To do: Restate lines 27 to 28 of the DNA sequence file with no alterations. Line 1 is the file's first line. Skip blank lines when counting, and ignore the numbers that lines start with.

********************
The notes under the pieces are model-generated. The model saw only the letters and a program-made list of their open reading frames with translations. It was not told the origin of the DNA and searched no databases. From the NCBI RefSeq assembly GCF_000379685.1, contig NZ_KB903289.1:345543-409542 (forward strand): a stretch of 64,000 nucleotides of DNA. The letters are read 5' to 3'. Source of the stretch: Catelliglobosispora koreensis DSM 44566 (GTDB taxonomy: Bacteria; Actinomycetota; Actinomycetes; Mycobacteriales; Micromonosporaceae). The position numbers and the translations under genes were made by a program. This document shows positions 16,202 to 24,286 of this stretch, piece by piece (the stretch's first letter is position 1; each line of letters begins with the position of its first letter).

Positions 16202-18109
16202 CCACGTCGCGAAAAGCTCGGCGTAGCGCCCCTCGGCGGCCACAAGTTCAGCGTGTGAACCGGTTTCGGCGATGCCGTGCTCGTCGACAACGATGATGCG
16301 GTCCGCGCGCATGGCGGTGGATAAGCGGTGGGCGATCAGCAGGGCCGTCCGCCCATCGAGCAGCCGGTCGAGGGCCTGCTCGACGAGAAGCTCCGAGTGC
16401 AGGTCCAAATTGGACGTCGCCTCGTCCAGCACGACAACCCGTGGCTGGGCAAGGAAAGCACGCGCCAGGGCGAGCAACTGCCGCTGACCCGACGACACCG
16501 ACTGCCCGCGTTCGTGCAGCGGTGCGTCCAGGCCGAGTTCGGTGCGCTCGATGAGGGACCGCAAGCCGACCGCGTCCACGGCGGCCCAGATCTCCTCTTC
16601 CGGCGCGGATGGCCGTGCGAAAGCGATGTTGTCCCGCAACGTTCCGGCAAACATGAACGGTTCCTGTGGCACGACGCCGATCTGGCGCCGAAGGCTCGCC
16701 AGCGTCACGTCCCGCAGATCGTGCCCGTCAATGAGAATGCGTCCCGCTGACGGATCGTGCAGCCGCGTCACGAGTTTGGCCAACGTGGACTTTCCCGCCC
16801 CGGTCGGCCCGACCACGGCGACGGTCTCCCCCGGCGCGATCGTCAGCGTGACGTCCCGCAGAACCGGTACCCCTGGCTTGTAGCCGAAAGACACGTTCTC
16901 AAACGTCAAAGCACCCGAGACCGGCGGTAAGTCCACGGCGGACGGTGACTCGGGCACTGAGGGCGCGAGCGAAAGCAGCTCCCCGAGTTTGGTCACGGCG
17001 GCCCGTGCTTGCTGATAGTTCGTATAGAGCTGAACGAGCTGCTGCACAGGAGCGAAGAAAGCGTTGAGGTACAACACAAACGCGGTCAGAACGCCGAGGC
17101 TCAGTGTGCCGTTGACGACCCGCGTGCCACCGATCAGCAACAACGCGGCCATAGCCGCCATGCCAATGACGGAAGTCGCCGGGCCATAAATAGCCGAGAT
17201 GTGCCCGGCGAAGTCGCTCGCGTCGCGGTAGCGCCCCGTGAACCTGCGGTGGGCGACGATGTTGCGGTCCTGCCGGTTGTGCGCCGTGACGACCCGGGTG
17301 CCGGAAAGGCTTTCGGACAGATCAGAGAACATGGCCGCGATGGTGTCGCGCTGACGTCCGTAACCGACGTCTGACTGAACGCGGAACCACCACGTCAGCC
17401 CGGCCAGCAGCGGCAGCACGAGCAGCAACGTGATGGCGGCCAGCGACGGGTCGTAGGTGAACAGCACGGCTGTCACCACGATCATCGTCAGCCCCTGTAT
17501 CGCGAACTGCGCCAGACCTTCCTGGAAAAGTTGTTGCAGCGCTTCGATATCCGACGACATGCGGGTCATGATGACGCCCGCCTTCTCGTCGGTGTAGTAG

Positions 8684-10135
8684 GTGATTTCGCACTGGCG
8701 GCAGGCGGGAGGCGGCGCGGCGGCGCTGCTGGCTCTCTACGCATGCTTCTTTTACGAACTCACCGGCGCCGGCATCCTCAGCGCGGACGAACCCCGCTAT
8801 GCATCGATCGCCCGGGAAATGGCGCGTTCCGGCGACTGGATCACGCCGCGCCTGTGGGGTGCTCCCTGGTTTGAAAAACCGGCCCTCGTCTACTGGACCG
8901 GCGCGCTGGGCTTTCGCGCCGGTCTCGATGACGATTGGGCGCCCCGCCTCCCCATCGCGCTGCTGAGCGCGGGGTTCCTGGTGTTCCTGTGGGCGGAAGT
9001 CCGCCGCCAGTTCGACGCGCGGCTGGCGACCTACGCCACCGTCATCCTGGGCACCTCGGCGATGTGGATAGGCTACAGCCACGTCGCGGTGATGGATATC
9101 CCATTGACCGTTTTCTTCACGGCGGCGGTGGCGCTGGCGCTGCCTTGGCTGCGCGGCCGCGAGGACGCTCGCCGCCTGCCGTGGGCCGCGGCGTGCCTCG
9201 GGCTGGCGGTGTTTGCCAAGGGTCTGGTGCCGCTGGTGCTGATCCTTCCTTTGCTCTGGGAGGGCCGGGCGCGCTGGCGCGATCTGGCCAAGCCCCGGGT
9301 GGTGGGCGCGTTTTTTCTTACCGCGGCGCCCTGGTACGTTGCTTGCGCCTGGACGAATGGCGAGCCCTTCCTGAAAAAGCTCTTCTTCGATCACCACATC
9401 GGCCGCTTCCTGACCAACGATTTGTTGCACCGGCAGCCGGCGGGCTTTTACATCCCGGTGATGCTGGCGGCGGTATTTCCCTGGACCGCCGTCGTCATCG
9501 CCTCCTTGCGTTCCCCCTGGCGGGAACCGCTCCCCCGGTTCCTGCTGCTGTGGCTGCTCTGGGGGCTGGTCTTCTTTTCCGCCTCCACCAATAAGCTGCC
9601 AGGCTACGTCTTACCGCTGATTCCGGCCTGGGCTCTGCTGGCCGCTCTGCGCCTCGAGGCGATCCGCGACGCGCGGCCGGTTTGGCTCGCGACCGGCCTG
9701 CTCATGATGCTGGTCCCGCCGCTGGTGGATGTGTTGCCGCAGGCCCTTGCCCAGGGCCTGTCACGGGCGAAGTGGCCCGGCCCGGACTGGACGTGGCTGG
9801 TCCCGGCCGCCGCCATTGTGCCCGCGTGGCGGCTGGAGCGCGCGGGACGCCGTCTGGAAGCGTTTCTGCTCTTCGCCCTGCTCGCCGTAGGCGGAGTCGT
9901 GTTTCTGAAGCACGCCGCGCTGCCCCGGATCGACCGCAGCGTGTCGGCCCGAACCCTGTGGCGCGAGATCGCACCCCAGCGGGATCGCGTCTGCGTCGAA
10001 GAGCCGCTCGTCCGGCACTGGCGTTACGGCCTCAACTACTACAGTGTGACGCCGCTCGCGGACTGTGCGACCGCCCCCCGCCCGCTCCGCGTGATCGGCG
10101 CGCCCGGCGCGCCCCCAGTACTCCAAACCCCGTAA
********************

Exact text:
9501 CCTCCTTGCGTTCCCCCTGGCGGGAACCGCTCCCCCGGTTCCTGCTGCTGTGGCTGCTCTGGGGGCTGGTCTTCTTTTCCGCCTCCACCAATAAGCTGCC
9601 AGGCTACGTCTTACCGCTGATTCCGGCCTGGGCTCTGCTGGCCGCTCTGCGCCTCGAGGCGATCCGCGACGCGCGGCCGGTTTGGCTCGCGACCGGCCTG